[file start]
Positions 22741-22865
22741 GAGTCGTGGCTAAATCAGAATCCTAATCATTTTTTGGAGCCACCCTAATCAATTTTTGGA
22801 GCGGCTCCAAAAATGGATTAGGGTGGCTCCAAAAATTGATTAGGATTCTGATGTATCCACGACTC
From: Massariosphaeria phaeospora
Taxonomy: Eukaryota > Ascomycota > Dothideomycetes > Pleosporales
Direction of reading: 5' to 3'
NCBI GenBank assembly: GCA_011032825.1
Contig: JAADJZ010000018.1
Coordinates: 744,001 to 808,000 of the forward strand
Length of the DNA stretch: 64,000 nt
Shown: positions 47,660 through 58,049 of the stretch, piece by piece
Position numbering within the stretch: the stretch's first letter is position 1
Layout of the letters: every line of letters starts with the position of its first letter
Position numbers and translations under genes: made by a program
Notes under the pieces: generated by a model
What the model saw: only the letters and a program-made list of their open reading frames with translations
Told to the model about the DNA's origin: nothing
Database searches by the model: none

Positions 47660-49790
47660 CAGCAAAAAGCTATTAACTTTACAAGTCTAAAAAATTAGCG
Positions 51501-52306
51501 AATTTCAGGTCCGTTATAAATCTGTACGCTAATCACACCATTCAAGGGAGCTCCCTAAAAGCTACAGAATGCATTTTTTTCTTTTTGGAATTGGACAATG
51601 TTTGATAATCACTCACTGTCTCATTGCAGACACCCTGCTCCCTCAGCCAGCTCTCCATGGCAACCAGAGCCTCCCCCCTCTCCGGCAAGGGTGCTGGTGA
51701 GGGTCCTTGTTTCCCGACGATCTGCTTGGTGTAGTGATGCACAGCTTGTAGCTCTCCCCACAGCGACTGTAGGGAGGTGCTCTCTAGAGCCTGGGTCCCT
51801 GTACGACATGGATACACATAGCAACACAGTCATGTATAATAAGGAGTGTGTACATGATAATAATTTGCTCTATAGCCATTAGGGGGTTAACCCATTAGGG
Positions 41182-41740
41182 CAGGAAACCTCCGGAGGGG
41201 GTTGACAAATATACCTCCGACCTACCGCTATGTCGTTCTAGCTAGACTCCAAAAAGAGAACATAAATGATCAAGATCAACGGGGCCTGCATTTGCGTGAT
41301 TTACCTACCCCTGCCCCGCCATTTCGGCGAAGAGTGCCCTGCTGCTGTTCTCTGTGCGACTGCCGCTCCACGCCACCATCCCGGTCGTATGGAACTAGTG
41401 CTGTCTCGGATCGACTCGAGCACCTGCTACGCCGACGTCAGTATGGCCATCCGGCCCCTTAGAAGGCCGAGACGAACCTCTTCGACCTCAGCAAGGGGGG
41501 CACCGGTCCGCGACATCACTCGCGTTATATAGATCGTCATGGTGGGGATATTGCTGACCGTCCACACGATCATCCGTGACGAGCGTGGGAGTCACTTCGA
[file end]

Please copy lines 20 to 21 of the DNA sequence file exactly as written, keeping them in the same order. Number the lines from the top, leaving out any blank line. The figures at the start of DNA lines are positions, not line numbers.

47660 CAGCAAAAAGCTATTAACTTTACAAGTCTAAAAAATTAGCG
Positions 51501-52306